CRISPR; Are We Pushing The Gene Technology Too Far?

CRISPR; Are We Pushing The Gene Technology Too Far?

CRISPR (clustered regularly interspaced short palindromic repeats) is a technology used to selectively modify the DNA (deoxyribonucleic acid) of living organisms. It works by identifying specific stretches of DNA codes at precise locations and editing them. Editing takes place by cutting the strand of DNA and allowing for the insertion of new correct strands or joining the end of the DNAs.

Lots of possibilities have been anticipated with the use of this technology including but not limited to diagnostics, mutation corrections and offering alternative pathways for stretching the limits of genetic engineering – gene alteration.

The CRISPR technology has been evolving. Today, the advanced CRISPR-Cpf1 differs a great deal from the previous CRISPR-Cas9. CRISPR-Cpf1 is far more efficient and reduces the possibilities of mutations while at the same time increasing the possibility of corrections in the event they happen after the CRISPR procedure.

The major scientific difference between the two advances though is that CRISPR-Cpf1 uses a single RNA (ribonucleic acid) and cuts the DNA differently compared to CRISPR-Cas9 which in addition uses two RNAs. The principle though remains the same, they are DNA-cut tools.

Gene technology too has evolved very fast since the scientific community developed the capability of sequencing DNA. DNA is a double-strand helix structure made of several nucleotide monomers. The nucleotide comprises a nitrogenous base, a carbon-based sugar and a phosphate group. The nitrogenous bases A-T (Adenine – Thymine) and G-C (Guanine -Cytosine) join together by hydrogen bonds in a complementary manner to form short oligonucleotide molecules.

It is these nucleotides and oligonucleotides, depending on which technology is being used, that can be altered at specific locations in the DNA series using CRISPR technology or other technologies as well. Altering the DNA is usually done to rectify genetic disorders caused by mutations or for research purposes.

Genetic disorders are responsible for very many different diseases and conditions such as albinism, cystic fibrosis, sickle cell diseases, x syndrome, down syndrome, haemophilia, chromosomal abnormality et cetera. Through research, science has been studying the genetic compositions of patients and individuals with these diseases and conditions with the possibility of finding the gene mutations responsible and rectifying them using CRISPR.

Currently, lab results have shown that cutting off the mutations and rectifying the disorder results in positive outcomes. With this confidence, there is a greater chance that more clinical trials are on the way or already underway to try this on real patients on a wider scale. And this is where the ethics concern begins around such gene technologies such as CRISPR.

There are many concerns regarding the unknown long-term effect of this alteration in the patient’s biological conditions. To some factions, the human genetic composition is akin to a ‘sanctified’ piece that doesn’t need to be touched with fear that altering this natural biological phenomenon could result in very dangerous, yet unknown consequences. This is partly true and partly unfounded.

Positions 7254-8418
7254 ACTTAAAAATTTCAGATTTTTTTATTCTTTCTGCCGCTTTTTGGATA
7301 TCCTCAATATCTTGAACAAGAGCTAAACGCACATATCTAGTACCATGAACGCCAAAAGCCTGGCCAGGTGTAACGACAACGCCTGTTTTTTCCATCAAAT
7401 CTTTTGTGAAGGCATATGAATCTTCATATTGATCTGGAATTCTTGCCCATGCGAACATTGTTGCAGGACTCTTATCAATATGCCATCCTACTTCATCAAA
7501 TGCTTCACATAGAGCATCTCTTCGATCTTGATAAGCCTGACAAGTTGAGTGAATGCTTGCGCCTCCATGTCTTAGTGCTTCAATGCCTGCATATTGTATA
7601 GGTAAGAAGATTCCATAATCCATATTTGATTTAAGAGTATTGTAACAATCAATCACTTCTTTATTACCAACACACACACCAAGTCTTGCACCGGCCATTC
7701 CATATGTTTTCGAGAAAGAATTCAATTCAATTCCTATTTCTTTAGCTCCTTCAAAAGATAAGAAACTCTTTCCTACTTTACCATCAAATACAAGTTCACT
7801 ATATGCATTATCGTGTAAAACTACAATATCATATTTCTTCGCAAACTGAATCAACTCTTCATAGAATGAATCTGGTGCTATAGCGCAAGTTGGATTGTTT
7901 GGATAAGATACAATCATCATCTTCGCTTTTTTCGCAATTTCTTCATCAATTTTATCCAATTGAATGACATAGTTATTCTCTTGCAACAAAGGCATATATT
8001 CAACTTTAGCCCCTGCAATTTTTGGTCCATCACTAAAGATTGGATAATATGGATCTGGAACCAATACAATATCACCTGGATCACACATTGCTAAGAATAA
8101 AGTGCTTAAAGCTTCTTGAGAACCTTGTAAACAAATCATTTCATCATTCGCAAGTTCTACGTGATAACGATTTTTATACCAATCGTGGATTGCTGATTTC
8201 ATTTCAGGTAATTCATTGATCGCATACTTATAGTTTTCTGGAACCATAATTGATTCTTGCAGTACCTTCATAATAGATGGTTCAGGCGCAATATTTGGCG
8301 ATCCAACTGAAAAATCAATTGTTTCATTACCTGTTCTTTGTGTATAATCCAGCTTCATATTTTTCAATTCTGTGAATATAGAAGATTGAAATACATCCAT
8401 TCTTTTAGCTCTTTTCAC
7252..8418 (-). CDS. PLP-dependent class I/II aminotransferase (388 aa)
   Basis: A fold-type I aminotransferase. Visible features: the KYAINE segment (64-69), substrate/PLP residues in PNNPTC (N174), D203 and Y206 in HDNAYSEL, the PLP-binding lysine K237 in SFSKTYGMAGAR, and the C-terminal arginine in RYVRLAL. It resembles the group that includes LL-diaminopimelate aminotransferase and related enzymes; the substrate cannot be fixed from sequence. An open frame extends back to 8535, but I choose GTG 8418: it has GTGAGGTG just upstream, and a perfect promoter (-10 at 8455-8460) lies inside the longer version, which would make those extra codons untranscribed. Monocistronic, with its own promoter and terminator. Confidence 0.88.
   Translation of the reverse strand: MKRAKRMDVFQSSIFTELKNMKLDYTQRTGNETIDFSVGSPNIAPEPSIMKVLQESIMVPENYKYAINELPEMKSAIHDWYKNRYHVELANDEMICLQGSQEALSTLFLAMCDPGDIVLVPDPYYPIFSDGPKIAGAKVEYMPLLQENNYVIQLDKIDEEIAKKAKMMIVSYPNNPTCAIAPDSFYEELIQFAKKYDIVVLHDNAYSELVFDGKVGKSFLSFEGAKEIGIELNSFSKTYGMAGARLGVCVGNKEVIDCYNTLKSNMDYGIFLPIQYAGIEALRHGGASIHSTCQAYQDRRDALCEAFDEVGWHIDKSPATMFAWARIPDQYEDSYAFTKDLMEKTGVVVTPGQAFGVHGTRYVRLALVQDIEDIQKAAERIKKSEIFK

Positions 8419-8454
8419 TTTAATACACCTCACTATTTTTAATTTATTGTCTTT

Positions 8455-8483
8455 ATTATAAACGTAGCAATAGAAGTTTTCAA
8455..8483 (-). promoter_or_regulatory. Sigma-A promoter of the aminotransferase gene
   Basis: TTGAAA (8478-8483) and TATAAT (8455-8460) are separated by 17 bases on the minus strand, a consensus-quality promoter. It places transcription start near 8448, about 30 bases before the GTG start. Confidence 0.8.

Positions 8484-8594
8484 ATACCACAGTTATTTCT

Up to the point that CRISPR technology works on cells, it means that there is no alteration in subsequent genetic material being passed down to subsequent generations. This raises a genuine concern that at that level, the technology only addresses the results and never the causes. So, fears of ‘aliens’ in the generations to come are far-fetched. But the concern that the long-term effects of these editing on the individual’s genes much as it may seem to be working is not yet fully understood.

CRISPR is a very powerful tool. So powerful that it is now being used in what translates loosely as ‘human design.” Photo Courtesy of the New Yorker.

But then it doesn’t stop there. The latest research has moved beyond the cells and into the nucleus, which is the genetic bank of an individual. To work out some of these conditions, scientists are looking at possibilities of altering the DNA compositions even before a child is born to have desired characteristics and do away with any genetic conditions in a lineage for example.

CRISPR technology is turning out to be an enabler of genetic human design. This is where the pushing too far question comes in. Have we understood human genetic engineering too well to the extent we can comfortably begin altering the genetic composition of a person at or before inception? Do we understand well enough any long-term effects of this scientific development? Are we in a race towards self-human destruction? Is there a limit to how far we can go with the use of this technology for human genetic modifications? With this progress, are we about to face the reality of zombies?

Some of these questions sound trivial and others need serious consideration, yet with technology, we can only understand how far we can go by simply experimenting and embracing the forward latch. If the past is anything to go by, technology is not about to slow down any time soon. So, we can only find out how far we can go by following the progress we are making in this interesting field of science, technology and medicine.

Keep your tabs open.

Geoffrey Ndege

Geoffrey Ndege

Geoffrey Ndege is the Editor and topical contributor for the Daily Focus. He writes in the areas of Science, Manufacturing, Technology, Innovation, Governance, Management and International Emerging Issues. For featuring, promotions or support, reach out to us at
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